Boduszek, Daniel and Hyland, Philip (2011) The Development of Criminal Social Identity: Theoretical construct. Proceedings of the British Psychological Society. ISSN 1754-8837Metadata only available from this repository.
This study puts forth the hypothesis that individuals become criminals because of the presence of a persistent criminal identity which has its origin in processes of negative social comparisons carried out by individuals who have failed in their pro-social roles and have exhibited non-conforming behaviour, aggravated and compounded by contextual factors (e.g. dysfunctional family environment, criminal peers). It is also suggested that development of a criminal identity might be influenced by representations of known criminals which are stored in memory system, and are made accessible due to relevant situational cues. This is consistent with the concept of multiple social identities which postulates that as a person’s social context changes, corresponding social identity changes are likely to occur as a result of the activation of situation-specific schemas. Importantly, this paper also introduces the notion that personality could potentially mediate the relationship between the social context and the subsequent development of Criminal Social Identity.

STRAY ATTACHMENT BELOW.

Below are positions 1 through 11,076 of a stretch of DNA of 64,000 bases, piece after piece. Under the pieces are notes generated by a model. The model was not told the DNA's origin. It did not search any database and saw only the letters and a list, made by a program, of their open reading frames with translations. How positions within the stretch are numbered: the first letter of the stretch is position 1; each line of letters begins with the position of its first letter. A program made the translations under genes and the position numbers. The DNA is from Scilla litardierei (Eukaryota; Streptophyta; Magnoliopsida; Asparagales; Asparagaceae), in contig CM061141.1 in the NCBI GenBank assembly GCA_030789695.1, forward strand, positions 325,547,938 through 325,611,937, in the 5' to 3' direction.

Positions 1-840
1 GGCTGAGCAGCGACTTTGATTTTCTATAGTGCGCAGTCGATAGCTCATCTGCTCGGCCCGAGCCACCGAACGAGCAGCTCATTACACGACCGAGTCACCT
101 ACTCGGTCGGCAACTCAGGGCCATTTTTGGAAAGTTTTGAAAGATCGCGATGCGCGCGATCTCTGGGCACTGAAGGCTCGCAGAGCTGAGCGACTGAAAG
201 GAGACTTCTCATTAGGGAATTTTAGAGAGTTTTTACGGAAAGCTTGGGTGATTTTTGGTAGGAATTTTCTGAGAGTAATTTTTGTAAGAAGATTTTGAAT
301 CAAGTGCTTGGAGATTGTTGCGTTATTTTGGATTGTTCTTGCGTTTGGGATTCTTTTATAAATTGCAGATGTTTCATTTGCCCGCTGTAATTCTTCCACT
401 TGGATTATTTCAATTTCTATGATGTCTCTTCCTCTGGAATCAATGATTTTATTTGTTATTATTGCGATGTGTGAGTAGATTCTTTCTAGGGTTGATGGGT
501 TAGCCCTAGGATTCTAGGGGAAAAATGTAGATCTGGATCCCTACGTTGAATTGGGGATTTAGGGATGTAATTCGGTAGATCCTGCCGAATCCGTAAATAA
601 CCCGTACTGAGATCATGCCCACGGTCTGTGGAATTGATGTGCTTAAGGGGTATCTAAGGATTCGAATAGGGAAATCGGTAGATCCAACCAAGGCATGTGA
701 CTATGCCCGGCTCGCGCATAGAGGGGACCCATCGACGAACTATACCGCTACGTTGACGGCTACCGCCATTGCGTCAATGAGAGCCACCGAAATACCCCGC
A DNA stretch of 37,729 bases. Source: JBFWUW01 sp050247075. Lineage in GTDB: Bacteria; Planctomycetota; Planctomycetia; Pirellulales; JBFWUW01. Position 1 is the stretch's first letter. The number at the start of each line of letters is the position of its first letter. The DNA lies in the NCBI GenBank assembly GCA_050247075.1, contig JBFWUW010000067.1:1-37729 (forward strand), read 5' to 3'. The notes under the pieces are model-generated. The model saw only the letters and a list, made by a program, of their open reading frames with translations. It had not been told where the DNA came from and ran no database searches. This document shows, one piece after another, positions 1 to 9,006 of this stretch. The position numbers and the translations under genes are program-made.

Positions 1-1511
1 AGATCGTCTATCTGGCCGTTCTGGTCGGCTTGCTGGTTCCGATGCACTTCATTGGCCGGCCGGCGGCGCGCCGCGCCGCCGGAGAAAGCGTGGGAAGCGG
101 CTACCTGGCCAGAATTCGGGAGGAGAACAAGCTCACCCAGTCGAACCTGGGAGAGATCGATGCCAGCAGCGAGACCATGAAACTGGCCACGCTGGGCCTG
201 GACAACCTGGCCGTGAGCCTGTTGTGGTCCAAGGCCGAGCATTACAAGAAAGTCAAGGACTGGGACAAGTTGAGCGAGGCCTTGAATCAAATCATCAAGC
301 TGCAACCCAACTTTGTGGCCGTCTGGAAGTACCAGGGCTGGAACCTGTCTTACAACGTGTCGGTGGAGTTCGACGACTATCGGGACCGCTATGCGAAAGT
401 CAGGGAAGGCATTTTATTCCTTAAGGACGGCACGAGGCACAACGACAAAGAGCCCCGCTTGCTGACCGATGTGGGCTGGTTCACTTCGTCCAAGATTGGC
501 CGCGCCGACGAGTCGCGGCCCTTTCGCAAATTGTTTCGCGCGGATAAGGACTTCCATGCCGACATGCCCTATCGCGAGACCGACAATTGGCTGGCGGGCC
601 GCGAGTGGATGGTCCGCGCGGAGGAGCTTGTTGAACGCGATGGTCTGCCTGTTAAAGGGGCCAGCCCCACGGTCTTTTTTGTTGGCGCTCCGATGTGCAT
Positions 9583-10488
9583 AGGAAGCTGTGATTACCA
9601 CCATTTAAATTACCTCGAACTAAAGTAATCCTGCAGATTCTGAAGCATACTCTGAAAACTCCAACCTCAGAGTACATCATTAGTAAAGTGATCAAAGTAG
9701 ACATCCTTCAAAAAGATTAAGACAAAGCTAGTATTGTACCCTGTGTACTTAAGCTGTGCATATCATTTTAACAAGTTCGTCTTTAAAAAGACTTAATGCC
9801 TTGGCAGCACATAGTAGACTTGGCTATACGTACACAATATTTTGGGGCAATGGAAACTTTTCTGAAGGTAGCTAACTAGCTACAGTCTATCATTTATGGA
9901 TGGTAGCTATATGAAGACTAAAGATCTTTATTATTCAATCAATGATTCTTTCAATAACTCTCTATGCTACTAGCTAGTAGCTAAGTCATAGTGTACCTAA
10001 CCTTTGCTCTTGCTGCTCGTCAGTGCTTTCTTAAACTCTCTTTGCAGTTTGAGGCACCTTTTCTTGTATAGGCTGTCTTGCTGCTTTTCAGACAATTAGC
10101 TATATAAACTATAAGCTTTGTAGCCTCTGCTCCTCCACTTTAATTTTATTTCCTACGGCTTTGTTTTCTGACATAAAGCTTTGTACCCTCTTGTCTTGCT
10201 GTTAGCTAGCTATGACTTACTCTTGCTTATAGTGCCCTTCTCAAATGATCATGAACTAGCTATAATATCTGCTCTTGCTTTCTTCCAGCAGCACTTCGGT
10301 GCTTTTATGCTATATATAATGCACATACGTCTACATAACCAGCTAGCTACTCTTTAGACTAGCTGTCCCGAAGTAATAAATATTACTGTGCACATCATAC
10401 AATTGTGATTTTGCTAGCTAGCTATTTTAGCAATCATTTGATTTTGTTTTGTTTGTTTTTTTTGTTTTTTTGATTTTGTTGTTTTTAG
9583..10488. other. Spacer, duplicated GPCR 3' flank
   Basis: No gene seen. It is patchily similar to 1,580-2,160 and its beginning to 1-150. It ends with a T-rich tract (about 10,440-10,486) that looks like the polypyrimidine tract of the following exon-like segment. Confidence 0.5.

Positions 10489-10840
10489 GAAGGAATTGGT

|Additional Information:||paper presented at 2011 Northern Ireland Branch Annual Conference The Manor House Hotel, Enniskillen, Co Fermanagh 15-17 April 2011|
|Subjects:||B Philosophy. Psychology. Religion > BF Psychology|
H Social Sciences > H Social Sciences (General)
H Social Sciences > HV Social pathology. Social and public welfare
|Schools:||School of Human and Health Sciences > Centre for Applied Psychological Research|
School of Human and Health Sciences
|Depositing User:||Daniel Boduszek|
|Date Deposited:||07 Nov 2012 11:13|
|Last Modified:||07 Nov 2012 11:13|
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